Re: virus: Re: sociological change

Alex Williams (
Mon, 30 Dec 1996 09:46:49 -0500 (EST)

> My response to him was that he cannot communicate the experience, but
> represent it. I used the word lie for effect, in the same way genet
> might use it to talk about art. I didn't mean to imply that I have no
> respect for it.

You'll note that I rebutted that /no one/ can communicate experience,
only represent it, in both their and others case.

> Why have we replaced political responsibility with political
> "correctness"?

Eh, because we're breeding intelligence and responsibility out of the
population as evolutionarily negative? :)

> Memetic versions of *your* experience are being taught to you. If you
> are black, if you are gay, if you are latino, if you are...white and
> live in beverly hills... the list goes on.

Actually, memetic versions of your experience are spawned
automagically in your mind, your memesphere, as a direct result of
having those experiences. You couldn't think about your experiences
without having the memes in place to make reference to.

[I wonder if its worth playing with the idea that memes can /only/
refer to other memes since, in a real sense, we can `know' nothing
else. Intriguing.]

> The arguenment is not whether or not it can be pulled off successfully
> to an outside eye. That level of inquiry concerns itself with mere
> surfaces.

Who else can judge it, though? Unless you've the Eye of God, you
can't peer into a man's memesphere and judge his soul, ass you can do
is study the spoor of his passing memes and try to judge what he's

> Without going too deeply into the text... do you see how reductionism
> can hinder the effectiveness of the memetic model? Because it IS a
> language that advantageously functions with very few elements AND gives
> a reading of social reality where humans are variable, touched by
> history and worked by class conflict?

An argument can be made that memetics is inherently reductionist,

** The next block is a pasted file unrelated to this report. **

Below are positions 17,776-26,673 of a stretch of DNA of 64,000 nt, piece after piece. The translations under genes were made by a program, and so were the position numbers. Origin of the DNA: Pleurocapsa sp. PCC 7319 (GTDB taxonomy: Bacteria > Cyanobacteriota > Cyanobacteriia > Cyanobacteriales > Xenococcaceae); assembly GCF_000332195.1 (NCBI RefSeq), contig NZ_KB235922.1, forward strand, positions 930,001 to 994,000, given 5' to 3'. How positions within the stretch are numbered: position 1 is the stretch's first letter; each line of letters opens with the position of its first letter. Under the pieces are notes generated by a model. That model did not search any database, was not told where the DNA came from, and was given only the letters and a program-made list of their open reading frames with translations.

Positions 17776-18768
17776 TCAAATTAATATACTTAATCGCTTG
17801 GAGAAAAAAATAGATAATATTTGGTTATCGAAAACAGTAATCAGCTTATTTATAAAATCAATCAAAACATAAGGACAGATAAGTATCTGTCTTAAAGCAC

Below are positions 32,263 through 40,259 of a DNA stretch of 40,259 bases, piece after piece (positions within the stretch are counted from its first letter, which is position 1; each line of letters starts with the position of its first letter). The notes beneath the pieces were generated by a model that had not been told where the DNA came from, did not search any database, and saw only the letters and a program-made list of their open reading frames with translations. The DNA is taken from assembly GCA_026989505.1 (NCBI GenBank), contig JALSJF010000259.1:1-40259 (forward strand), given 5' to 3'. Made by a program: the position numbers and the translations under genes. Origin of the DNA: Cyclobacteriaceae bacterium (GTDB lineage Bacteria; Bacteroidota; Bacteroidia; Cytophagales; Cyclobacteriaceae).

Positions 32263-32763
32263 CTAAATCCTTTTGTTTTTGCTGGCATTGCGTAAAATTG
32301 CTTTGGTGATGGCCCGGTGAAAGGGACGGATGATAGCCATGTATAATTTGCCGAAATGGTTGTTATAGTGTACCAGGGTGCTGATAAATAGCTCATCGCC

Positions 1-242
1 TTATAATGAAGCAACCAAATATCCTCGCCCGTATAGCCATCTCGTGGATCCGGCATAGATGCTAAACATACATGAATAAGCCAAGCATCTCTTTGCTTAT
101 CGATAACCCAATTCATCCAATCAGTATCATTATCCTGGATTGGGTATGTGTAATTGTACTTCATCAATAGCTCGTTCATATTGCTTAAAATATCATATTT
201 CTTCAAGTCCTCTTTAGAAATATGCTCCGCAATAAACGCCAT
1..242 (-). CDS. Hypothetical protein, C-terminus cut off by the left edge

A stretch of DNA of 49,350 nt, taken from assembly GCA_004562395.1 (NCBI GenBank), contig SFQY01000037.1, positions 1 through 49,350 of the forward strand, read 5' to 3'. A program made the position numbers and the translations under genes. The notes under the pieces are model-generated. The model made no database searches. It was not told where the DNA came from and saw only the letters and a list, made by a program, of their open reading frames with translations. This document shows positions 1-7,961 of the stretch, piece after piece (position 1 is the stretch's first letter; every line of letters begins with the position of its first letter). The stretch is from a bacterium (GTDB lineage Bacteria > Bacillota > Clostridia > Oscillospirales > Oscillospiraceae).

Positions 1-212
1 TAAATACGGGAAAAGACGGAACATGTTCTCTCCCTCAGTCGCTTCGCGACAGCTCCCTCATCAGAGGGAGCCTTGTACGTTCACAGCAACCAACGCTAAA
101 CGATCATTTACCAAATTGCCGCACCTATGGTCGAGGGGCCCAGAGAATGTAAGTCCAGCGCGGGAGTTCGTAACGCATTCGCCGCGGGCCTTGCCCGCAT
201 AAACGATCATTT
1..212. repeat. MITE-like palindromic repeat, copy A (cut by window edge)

discussing the interaction of memes with, inherently, no human behind
them. That's rather the point, really, since the field was suggested
to some of the original thinkers by Dawkins' THE SELFISH GENE which
discusses genes in terms of other genes with nary an organism in the
actor sense to be seen.

> Our whole arguement started when Alex said that memetics should be
> applied to animals.

Not should, could. There is a difference. The experiment probably
/should/ be made, but the first statement's one of possibility, not

> My arguement with that was that animals do not posess a memetic nature
> to which the meme model can be applied without (essentially) inventing
> out of nothing the animal's culture beyond what behavoural studies can
> give us.

Is this like `the spiritual nature' this `memetic nature'? Did humans
possess the `memetic nature' before memetics existed?

I argue that the memetic organization of human thought is just as
artificial and arbitrary as any other soft science quantization,
without a priori manifestation. As such, why shouldn't we use the
same abstraction on other complex systems involving the passage of
conflicting information, including animals and possibly, eventually,

> I hinged my arguement on the variability of human texts. To which Alex